or Connect
AVS › AVS Forum › Audio › Speakers › List of Reference Level, High Sensitivity & SPL Speakers
New Posts  All Forums:Forum Nav:

List of Reference Level, High Sensitivity & SPL Speakers - Page 18

post #511 of 820
Quote:
Originally Posted by Eyleron View Post

I know what you're saying, but I think the marketed sensitivity has some utility.
A car's "City miles per gallon" rating is considered highly inaccurate and unattainable in any realistic driving, But I consider it at least a benchmark for the best the car could achieve (if they advertise 20 MPG City, I can bet that I will get worse than that, but most likely not 25 MPG).

Likewise, if I think an application needs a minimum of 95dB sensitivity, I feel like I can drop the speakers with < 95dB from the running. Like, I wouldn't worry about investigating the 87dB speakers. 

The problem between your comparison of sensitivity and the MPG on a new cars sticker is this:

The cars are measured in the same manner, so while the number may not reflect what you will actually get, the relationship between each car basically remains the same. With speaker sensitivity, it is not measured the same by every manufacturer. lets take for example a speaker that measures in a chamber 87db one watt per meter.

if that speaker is a 4ohm speaker a manufacture could list it as 90 watts per 2.81 volts.
Another manufacturer could use in room measurement and list the speaker as 94db one watt,2.81 volts.

Now we are talking about the same speaker, but showing 7db difference. Some manufacturers measure using two speakers and some corner load a speaker. So without knowing exactly how the measurement was taken, listing sensitivity means very little.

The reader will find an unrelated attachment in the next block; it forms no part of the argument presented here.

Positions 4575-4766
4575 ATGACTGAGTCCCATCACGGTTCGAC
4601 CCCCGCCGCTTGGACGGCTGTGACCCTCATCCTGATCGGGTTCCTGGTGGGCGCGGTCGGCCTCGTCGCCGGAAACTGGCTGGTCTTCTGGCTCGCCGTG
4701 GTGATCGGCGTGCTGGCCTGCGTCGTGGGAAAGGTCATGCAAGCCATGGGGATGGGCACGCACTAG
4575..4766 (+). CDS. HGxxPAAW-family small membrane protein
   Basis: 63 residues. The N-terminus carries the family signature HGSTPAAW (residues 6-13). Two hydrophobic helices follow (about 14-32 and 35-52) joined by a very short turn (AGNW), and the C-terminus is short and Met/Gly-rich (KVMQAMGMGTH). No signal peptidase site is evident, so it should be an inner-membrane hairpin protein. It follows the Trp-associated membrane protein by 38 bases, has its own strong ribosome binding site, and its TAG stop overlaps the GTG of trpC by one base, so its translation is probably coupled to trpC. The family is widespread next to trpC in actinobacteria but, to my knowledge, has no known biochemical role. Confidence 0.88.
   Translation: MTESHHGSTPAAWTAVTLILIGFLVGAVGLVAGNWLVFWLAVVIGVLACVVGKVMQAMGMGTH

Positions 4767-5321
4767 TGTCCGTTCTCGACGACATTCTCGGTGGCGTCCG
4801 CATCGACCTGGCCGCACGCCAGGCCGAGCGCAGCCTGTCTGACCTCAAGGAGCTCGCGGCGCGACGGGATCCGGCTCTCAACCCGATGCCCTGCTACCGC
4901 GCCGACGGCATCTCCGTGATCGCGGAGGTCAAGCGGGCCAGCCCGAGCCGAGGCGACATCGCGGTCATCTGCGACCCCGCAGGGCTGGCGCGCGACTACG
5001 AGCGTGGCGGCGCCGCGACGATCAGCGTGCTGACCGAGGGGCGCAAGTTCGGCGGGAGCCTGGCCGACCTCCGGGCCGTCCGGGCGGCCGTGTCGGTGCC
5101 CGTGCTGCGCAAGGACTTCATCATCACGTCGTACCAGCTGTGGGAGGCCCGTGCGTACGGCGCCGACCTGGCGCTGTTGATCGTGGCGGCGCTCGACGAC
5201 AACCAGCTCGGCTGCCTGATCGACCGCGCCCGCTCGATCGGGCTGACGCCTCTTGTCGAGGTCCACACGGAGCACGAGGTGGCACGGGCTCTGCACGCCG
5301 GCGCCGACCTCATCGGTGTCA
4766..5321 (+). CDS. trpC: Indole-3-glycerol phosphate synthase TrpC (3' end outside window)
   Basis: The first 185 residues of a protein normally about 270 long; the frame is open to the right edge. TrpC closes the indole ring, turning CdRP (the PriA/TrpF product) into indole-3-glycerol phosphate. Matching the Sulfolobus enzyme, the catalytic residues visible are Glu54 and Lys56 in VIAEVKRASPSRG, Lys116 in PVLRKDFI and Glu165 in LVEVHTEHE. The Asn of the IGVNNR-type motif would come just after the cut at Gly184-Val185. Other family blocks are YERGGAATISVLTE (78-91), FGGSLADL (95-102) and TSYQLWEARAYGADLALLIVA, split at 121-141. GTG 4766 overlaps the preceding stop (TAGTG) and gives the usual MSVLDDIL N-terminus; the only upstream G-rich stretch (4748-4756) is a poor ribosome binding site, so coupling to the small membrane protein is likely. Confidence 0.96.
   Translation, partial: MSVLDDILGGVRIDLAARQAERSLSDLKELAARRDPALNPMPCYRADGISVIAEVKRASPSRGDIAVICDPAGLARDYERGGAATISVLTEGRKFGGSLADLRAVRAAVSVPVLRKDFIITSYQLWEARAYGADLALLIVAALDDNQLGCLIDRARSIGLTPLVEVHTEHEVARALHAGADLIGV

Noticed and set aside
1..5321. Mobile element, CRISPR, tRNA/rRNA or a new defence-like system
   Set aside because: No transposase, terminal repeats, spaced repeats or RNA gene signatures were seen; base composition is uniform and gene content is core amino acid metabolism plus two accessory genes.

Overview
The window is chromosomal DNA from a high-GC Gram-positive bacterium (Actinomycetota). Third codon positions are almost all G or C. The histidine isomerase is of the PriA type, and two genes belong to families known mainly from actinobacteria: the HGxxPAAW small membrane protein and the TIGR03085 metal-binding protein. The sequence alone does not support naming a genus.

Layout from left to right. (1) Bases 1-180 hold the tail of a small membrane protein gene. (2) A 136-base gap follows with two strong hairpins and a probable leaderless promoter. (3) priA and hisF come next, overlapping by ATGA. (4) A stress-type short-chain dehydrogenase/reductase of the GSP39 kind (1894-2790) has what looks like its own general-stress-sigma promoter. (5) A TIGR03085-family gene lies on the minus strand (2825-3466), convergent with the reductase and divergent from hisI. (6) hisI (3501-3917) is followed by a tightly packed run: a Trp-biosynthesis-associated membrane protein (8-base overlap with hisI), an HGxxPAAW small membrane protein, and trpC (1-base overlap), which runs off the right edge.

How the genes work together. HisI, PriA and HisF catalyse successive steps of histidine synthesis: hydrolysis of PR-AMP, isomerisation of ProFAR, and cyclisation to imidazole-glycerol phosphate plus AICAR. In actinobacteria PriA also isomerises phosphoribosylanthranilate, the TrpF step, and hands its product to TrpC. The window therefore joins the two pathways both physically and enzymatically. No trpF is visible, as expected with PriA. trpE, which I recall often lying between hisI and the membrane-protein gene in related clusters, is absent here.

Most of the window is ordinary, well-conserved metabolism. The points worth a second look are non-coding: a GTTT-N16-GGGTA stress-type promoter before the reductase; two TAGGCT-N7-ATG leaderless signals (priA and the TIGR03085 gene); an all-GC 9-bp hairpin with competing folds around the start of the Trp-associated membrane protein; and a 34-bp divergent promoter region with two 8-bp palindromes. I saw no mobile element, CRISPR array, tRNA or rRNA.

Reply
Reply
post #512 of 820
Thread Starter 
Quote:
Originally Posted by Bill Fitzmaurice View Post

Measure at low power, measure at full power, and at a few spots in between. What you're really interested in is how much power the system will take before reaching 10% THD. That's your peak. And don't assume if THD is 10% or even higher that it won't sound good. Many's the audiophile willing to lay out big bucks for tube amps for their 'warmth'. Warmth is coloration, coloration is distortion.

I'm confused. I'm trying to reconcile some things here. For instance the CEA2010 testing of long signals and short burst tones for subwoofers. The burst tones typically yield a higher SPL. 

 

If our program's average level is low enough that we're not significantly heating up the voice coil, and thus we're not undergoing thermal compression effects (dynamic jazz, films), aren't the transient peaks going to be a different phenomenon than the long term signal handling? Like we'll be more limited by XMax and magnetic flux effects, etc.? Thus that kind of testing you're describing is not representative of peak handling?
 

Or, are you saying that quick one second sweeps are representative of short term peak handling (like with a long enough pause between tests to allow cooling)? 


Edited by Eyleron - 12/10/12 at 10:19am
post #513 of 820
Thread Starter 
Quote:
Originally Posted by AV Science Sales 5 View Post


The problem between your comparison of sensitivity and the MPG on a new cars sticker is this:
The cars are measured in the same manner, so while the number may not reflect what you will actually get, the relationship between each car basically remains the same. With speaker sensitivity, it is not measured the same by every manufacturer. lets take for example a speaker that measures in a chamber 87db one watt per meter.
if that speaker is a 4ohm speaker a manufacture could list it as 90 watts per 2.81 volts.
Another manufacturer could use in room measurement and list the speaker as 94db one watt,2.81 volts.
Now we are talking about the same speaker, but showing 7db difference. Some manufacturers measure using two speakers and some corner load a speaker. So without knowing exactly how the measurement was taken, listing sensitivity means very little.